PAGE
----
Curator's Corner

Chromolithograph Magic

By Karl Cole, posted on Oct 18, 2011

Although women were restricted from where they could learn how to be an artist up until the late 1800s in America, many women became professional artists. One of the media in which an increasing number of women participated was printmaking. Printmaking was seen as an extension of painting, but was not appreciated as a “fine art.”

Actually, it took until the 1900s for printmaking techniques to be considered fine, stand-alone works of art (this despite the “renaissance” in etching that took place in the 1860s). Primarily, throughout the 1800s, printmaking was seen as a way of copying paintings for mass consumption, for advertising, and for illustration. Interestingly, many women took up printmaking as a way of artistic expression within the narrow confines of what was deemed “appropriate” subject matter. What we in the 21st century do not often think about is how these women, deprived of the gallery, academy, and museum network that men had, persevered and have left us a glorious body of work.


Ellen Thayer Fisher (1847–1911, US), Sumac and Milkweed, 1885.
Ellen Thayer Fisher (1847–1911, US), Sumac and Milkweed, 1885. Chromolithograph with watercolor additions, 21 ¾" x 14 ½" (55.2 x 36.8 cm). © Brooklyn Museum, Brooklyn, NY. (BMA-3116)


Chromolithography, like color woodcuts, involves the use of multiple surfaces with the same design, in lithography’s case a stone, on which the various colors are printed on the paper containing the original neutral design. Like color woodcuts, the printer had to be careful to line up the base print with each color so that registration of the colors would be exact.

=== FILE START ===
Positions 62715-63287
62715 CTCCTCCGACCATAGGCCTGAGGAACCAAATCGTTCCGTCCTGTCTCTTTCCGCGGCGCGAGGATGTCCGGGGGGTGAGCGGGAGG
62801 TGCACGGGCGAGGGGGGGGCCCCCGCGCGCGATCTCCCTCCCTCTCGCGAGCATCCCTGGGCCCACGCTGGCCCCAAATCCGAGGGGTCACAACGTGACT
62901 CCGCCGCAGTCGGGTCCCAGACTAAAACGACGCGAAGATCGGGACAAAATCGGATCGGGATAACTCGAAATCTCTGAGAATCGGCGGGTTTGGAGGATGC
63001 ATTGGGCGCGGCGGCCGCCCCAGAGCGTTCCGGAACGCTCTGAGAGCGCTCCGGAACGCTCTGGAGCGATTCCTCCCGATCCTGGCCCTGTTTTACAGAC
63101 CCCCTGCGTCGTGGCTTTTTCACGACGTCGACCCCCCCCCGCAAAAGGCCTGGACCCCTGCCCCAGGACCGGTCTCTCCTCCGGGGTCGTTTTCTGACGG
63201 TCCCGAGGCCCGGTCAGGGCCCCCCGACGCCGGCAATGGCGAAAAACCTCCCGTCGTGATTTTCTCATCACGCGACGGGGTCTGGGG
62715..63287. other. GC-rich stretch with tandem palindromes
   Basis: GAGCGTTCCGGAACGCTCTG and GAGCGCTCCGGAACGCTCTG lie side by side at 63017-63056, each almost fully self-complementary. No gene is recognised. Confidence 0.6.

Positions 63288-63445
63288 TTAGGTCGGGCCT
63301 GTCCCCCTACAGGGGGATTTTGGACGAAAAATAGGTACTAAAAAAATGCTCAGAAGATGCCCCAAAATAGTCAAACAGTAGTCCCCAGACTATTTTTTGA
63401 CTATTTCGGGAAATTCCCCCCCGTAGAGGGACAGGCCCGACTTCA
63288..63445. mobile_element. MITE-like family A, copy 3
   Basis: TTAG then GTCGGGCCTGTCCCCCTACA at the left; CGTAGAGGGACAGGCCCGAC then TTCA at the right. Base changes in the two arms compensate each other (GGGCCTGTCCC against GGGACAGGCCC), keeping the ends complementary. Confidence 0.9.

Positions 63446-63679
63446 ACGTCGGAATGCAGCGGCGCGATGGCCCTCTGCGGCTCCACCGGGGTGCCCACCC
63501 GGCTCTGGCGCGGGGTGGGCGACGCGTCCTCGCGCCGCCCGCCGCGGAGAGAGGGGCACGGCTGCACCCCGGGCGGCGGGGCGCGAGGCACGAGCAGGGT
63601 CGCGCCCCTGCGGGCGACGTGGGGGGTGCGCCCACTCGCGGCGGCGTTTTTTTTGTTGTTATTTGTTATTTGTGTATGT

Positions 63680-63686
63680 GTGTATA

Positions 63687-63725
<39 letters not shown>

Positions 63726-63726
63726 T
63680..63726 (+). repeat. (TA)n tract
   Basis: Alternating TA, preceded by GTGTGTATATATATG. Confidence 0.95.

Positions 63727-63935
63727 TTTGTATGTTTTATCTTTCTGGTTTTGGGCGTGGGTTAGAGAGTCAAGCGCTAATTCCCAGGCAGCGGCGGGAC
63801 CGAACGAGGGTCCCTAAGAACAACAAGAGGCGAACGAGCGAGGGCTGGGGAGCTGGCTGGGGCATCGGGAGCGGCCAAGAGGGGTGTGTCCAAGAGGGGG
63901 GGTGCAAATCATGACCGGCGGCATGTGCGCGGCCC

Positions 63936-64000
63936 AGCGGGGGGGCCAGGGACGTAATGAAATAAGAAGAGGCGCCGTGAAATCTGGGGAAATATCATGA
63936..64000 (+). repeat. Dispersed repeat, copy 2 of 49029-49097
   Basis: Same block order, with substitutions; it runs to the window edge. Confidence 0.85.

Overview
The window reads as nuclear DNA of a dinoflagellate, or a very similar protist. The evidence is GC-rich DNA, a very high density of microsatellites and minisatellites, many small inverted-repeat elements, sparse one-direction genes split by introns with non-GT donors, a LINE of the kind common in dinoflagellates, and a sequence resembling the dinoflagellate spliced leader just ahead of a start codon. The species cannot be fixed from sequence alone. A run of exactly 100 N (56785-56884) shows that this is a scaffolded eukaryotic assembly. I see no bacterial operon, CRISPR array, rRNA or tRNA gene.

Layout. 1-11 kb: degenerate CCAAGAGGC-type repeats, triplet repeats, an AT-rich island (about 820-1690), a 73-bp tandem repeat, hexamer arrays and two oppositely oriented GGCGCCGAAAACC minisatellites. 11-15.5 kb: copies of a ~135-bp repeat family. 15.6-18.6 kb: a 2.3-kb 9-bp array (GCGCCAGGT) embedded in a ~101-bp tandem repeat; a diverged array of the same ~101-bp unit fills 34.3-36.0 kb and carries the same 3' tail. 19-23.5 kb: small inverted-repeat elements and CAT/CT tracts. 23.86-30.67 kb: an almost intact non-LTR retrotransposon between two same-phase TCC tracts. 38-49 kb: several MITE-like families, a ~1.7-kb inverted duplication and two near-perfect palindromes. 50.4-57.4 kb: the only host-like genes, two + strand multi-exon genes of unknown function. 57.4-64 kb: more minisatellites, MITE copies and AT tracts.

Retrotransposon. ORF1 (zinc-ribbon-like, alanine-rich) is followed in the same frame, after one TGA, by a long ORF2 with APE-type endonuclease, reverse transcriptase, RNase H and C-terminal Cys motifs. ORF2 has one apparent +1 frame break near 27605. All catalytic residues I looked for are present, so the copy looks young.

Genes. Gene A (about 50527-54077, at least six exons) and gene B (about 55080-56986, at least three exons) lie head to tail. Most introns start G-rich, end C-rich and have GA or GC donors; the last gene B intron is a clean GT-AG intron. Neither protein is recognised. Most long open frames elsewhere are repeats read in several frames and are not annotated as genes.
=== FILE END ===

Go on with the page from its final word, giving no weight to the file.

Ellen Thayer Fisher was the older sister of American Impressionist/Tonalist Abbott Henderon Thayer (1849–1931). Although it is theorized that Fisher “learned” art from her younger brother, it is most likely that she was a self-taught artist. Her father was a country doctor, and while her brother went to New York to study art, she remained in remote New Hampshire, studying landscapes and flowers as subject matter.

While Fisher’s primary medium was watercolor, she, like many of the women artists in remote areas of the Northeast, succumbed to the numerous recessions in the American economy that occurred between the 1870s and 1890s. With demand by patrons decreasing for original watercolors that could cost five dollars, they resorted to either coloring other artists’ prints, or having their own work lithographed. Fisher supplemented her income by producing beautiful works such as this for greeting cards, place mates, and other items that could be bought for as cheaply as twenty-five cents.

Nonetheless, this beautiful color lithograph shows all the sophistication of fellow nature artists such as Fidelia Bridges, Elizabeth Lyman Boott, Sarah Wyman Whitman, and Bertha Jaques. When she moved to Brooklyn after marriage, Fisher continued to produce watercolors of flora and also gave artistic instruction from home through the mail.


Activity: Using color pencils, pastels, or markers, recreate this still life by using simple geometric shapes and primary and complementary colors. Remember that the basic geometric shapes are the circle, the square, and the triangle.


Correlations to Davis programs: Explorations in Art Grade 2: 1.2, 1.3; Explorations in Art Grade 5: 4.1, 4.20